In a neighborhood as locally oriented as North Beach, you get to know your retailers very well. When you live and work in the Beach, the person you have coffee with in the morning might be the same person serving you lunch—and having a glass of wine next to you that evening.

Naturally, we get attached to our favorites. So it is with some measure of regret that I report the departure of one of North Beach’s best shopkeepers: Andrew England of Real Old Paper Gallery. After four years of building what has become one of San Francisco’s most distinctive gallery spaces, England will soon be closing his brick-and-mortar operation.

As you might have guessed, that’s far from the end of the story—and I sat down with England earlier this week to talk about Real Old Paper, and what the future holds. Our conversation is below.

Joe Bonadio: So you’ve been here at the gallery for four years now, and I understand you are going to be making some changes.

Andrew England: Yes. It seems appropriate to downsize, with the way things are. People are being told not to shop unnecessarily, and to avoid travel. So it’s just too slow to keep the gallery open right now.

Also, the lease is up.

Original poster by René Gruau, one-time artistic director for Christian Dior. | Photo: Joe Bonadio

JB: It’s discouraging, because you’ve made such progress—your business has been growing.

AE: Yes, up until the pandemic started, business was very sound and steadily increasing. In March, I was talking to the landlord about adding five years to the lease. So it’s kind of crazy how quickly things took a turn.

So I’m dedicating my time now to saying my goodbyes, and putting all my inventory up on the website.

JB: Being the biggest dealer of vintage posters in the Bay Area now, it would seem like you’re well-poised to make the jump to online sales.

A French poster advertising a Brazilian brand of coffee, approximately 120 years old. | Photo: Joe Bonadio

AE: Well, it has always been something I’ve been hesitant about, because I feel like there’s a loss of quality in the shopping experience. So, people shopping for things that are imperfect in nature over the internet wasn’t something I really wanted to do.

But that’s how people are shopping these days. As much as they can, they order things online so that they don’t have to interact with people, and expose themselves. It’s the digital age….and I’m finally catching up with that. (Laughs)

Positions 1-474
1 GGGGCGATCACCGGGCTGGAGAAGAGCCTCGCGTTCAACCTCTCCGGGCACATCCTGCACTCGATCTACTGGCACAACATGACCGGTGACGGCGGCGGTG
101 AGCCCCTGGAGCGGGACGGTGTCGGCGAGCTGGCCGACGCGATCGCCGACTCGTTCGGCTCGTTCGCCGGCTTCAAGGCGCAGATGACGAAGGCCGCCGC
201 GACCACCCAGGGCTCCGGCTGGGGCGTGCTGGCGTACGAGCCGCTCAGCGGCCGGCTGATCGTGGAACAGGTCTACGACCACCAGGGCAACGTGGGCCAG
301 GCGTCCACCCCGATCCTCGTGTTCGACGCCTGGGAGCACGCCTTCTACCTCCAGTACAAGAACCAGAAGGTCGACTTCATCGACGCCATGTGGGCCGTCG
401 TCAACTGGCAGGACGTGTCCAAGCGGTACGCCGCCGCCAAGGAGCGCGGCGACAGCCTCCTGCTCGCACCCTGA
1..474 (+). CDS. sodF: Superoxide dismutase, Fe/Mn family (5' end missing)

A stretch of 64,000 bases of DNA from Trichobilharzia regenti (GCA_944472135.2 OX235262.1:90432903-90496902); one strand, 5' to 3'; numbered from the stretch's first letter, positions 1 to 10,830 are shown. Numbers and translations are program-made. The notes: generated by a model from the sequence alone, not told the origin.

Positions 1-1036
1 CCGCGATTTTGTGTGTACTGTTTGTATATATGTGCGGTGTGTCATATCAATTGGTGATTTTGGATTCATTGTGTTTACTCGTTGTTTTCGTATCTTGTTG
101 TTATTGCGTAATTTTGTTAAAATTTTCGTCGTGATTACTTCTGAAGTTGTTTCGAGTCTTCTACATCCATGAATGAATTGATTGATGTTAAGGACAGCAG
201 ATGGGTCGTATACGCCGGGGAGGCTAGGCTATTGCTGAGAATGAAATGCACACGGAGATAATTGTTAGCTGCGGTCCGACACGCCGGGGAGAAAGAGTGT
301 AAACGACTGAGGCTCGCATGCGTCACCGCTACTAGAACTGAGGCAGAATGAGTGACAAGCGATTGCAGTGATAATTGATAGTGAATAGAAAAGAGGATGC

JB: You’re in a big club. A lot of small businesspeople are being pushed to do the things they really should have been doing—and do them in a hurry.

AE: It’s true. I’m hoping that by the end of the month, my collection will be available entirely online.

JB: You managed to established a strong presence here in North Beach. Do you see yourself reopening?

A 70’s San Francisco travel poster from the now-defunct Western Airlines. | Photo: Joe Bonadio

AE: That’s my goal. Where has yet to be determined. I’m going to stay in San Francisco, and I’d love to stay in North Beach. It’s my objective to be open again before the end of the year—but there are a lot of variables, so we’ll see.

JB: Your move online is auspicious, if only because your reach will be so much greater. What are some of the challenges you’ve faced in getting your catalog online?

AE: Photo quality has been a real issue of mine. You don’t want to enhance the photos of something you’re posting, or make it seem like something it’s not. But you want the photos to be as clear as possible, so that people can see where there are imperfections, and what the true colors are.

A classic from renowned illustrator Aslan, who often painted showgirls. | Photo: Joe Bonadio

So photo quality has been the big issue. And I’ve been listing things in a more raw state, without any enhancement, just as they are.

So we’ll have to see how the public responds!

JB: What is the most important thing you’ve learned since opening your doors four years ago?

AE: The most important thing? It’s that people really don’t see this sort of thing that often. I’ve had to educate so many people as to what vintage posters are. It’s because we don’t do it this way anymore—we just don’t print advertisements in the same way we used to, even just 20 or 30 years ago. It has changed so much.

It’s been fun being the guy who educates people about it, and exposes them to this market, and this world. And I’ve learned just how much of a niche that it is.

Andrew England in front of his Real Old Paper Gallery. The location will be closing at the end of September. | Photo: Joe Bonadio

JB: For you, sales and education are two sides of the same coin.

AE: Yes. Although a lot of people might see something they like in the gallery, and be willing to pay for it, I see it as a part of the service I offer. Letting them know what they’re actually purchasing, the history of it: what went into the artwork, the social climate at the time it was printed, all of it.

You’re not just buying a print, you’re buying a piece of history. And you should be privy to that history.

JB: Thanks for everything, Andy. And we’ll be staying in touch.

AE: Thank you. We’ll be open here at the gallery until the 27th of September, so I’d love if everybody could stop in one last time.


As my readers know, I’m a huge fan of what England does at Real Old Paper, and I’ll continue following his progress here. In the meanwhile, make sure to stop in and send him off with style. And don’t forget, you can explore his rapidly expanding collection of vintage posters at his brand-new online gallery:

See you in the neighborhood!


Real Old Paper
801 Columbus Avenue
San Francisco, CA 94133
(415) 527-8333

Final Days – Closing September 27th